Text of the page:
Completely Updated! Discipline and termination are critical legal issues managers deal with regularly, though not always effectively. This new version of our best-selling program remedies that with plain-speak language and practical examples that show managers protocol and procedures to follow in order to stay out of court. In addition to preventing litigation, this information also helps an organization to maintain a quality workforce.
Wouldn't it be nice to have a personal playbook of helpful tips and tricks while plugging away at the office, shop, plant, studio, etc.? A resource that would help you tackle tough workplace situations using easy-to-implement, common sense tactics and concepts. This new series of short, thought-provoking modules is a great way to face typical workplace issues - both strategically and respectfully. There is no better time than the present to get working on your path to success.
With the passing of California Senate Bill (SB) 1343, California companies with 5 or more employees (including temporary and seasonal employees) are required to provide one (1) hour of interactive sexual harassment prevention training every two (2) years. This flexible course platform allows facilitators to customize and present a course that fits both their compliance needs and their organizational needs.
Common questions often asked about workplace sexual harassment. The FAQ is a quick list of questions most asked regarding sexual harassment. It also includes the most common definitions often found in sexual harassment training.
Our working relationships are complicated for all kinds of reasons. That's why we really have to know where the lines are when it comes to managing our interactions with co workers, customers, and vendors. Take the unwanted pursuit of a relationship. It doesn't make any difference where it comes from a manager, a coworker, a vendor or a customer unwanted pursuit could be considered illegal harassment and simply can't be a part of the workplace.
Beginning January 1, 2020, Illinois now requires all employers to provide sexual harassment training. SB 75 (also known as the Workplace Transparency Act), mandates that all employees receive sexual harassment training annually. The first deadline is January 1, 2021.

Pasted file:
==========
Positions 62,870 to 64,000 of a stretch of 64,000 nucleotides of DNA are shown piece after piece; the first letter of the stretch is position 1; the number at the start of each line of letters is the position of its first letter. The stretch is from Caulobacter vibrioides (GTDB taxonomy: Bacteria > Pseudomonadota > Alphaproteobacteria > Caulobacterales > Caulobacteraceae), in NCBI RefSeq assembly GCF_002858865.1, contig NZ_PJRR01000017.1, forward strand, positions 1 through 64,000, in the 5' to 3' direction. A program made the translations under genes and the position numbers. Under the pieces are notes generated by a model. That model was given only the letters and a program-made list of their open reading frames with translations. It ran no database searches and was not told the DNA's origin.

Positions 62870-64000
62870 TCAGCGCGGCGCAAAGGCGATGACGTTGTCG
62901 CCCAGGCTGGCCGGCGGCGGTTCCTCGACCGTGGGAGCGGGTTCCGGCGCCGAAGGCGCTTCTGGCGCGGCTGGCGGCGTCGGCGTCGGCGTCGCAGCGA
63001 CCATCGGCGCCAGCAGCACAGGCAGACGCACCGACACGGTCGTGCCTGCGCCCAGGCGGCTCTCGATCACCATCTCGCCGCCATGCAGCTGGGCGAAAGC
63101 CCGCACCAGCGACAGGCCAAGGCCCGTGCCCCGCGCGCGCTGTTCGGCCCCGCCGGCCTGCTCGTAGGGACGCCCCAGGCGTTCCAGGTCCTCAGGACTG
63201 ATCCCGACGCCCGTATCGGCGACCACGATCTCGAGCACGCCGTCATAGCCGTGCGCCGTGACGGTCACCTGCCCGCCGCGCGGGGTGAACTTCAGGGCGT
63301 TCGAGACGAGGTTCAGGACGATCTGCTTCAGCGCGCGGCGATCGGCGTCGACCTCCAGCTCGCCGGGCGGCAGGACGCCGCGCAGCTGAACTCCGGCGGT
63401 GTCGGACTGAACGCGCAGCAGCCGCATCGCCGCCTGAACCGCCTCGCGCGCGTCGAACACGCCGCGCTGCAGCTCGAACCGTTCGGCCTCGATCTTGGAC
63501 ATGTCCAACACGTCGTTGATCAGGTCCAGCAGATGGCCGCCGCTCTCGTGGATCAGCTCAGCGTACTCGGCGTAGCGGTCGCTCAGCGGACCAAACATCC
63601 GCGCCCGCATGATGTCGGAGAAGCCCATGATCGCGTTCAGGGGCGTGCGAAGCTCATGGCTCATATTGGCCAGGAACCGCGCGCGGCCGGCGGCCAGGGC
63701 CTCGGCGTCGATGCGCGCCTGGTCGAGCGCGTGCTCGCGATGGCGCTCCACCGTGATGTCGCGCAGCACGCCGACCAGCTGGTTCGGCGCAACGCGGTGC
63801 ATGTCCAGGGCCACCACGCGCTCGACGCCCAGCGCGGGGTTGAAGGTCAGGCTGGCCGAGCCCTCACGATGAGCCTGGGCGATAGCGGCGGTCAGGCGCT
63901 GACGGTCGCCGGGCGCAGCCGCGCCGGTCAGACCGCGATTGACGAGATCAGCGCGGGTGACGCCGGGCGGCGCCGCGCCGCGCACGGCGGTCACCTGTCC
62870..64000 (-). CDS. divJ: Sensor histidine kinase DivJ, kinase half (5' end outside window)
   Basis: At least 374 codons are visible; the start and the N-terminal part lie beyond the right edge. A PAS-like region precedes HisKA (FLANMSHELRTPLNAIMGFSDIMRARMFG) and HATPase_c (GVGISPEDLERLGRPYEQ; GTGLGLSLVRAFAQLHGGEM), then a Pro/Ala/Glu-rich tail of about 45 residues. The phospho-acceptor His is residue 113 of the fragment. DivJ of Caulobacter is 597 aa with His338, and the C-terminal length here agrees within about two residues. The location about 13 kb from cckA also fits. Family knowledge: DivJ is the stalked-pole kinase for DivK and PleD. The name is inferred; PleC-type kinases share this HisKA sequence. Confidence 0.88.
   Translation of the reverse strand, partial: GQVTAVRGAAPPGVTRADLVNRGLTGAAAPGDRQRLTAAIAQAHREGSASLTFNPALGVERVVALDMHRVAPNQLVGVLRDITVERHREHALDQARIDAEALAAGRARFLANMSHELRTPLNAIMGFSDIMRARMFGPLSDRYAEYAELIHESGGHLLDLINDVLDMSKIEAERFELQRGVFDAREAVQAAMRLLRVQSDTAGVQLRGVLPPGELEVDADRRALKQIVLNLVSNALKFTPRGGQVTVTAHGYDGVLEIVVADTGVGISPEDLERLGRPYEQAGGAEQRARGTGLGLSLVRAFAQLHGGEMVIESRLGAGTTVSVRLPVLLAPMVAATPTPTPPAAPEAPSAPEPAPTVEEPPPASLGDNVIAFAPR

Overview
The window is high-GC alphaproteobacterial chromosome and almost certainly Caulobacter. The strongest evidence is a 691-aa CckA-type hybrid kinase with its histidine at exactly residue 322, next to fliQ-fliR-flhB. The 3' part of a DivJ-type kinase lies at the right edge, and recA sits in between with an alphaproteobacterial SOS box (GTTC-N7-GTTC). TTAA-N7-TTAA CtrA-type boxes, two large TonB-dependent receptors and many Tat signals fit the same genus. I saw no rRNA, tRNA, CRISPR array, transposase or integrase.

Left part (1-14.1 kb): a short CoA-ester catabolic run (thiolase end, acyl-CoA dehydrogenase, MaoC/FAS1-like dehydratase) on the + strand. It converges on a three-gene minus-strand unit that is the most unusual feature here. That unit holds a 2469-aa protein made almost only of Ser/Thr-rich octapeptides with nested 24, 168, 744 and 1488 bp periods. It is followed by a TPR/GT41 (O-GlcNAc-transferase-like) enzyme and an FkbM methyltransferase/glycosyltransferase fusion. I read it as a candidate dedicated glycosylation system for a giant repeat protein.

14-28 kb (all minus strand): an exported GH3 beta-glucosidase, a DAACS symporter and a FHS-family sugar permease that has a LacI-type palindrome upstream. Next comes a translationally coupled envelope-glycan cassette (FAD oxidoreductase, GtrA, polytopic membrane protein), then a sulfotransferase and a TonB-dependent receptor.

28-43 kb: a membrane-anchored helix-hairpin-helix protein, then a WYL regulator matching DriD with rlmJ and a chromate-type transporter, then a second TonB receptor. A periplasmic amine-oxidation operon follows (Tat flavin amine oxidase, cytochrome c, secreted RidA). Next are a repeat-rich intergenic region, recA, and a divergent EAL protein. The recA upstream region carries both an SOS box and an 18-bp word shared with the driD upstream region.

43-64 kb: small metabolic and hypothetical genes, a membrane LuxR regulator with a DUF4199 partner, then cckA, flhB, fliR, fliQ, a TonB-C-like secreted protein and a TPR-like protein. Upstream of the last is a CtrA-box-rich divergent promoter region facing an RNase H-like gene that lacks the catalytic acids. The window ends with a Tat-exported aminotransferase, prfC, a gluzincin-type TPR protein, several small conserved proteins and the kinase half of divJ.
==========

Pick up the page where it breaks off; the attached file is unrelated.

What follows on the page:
All of us have things that we value and believe in strongly. But it's important that we make sure that we don't cross the line and allow those convictions to get in the way of treating others with respect. Most organizations have policies that prohibit harassment and discrimination based on sexual orientation.
Connecticut has enacted a state law, the Time’s Up Act, expanding sexual harassment training requirements for employers with employees working in Connecticut. Employers must now provide two hours of sexual harassment training to all employees in Connecticut, not just supervisors. This course will drive deep conversations around the definition and consequences of sexual harassment.
With the passing of Delaware House Bill (HB) 360, the state created a new section to the Delaware Discrimination in Employment Act (DDEA) that focuses specifically on sexual harassment. Delaware companies with 50 or more employees (excluding independent contractors or employees who work less than 6 months) are required to provide sexual harassment prevention training every two (2) years. This flexible course platform allows facilitators to customize and present a course that fits both their compliance needs and their organizational needs.
Unwelcome sexual harassment is a form of sex discrimination that violates the Maine Human Rights Act. Unwanted sexual advances, requests for sexual favors, or other verbal or physical conduct of a sexual nature which threatens job security, working conditions, or advancement opportunities is considered sexual harassment.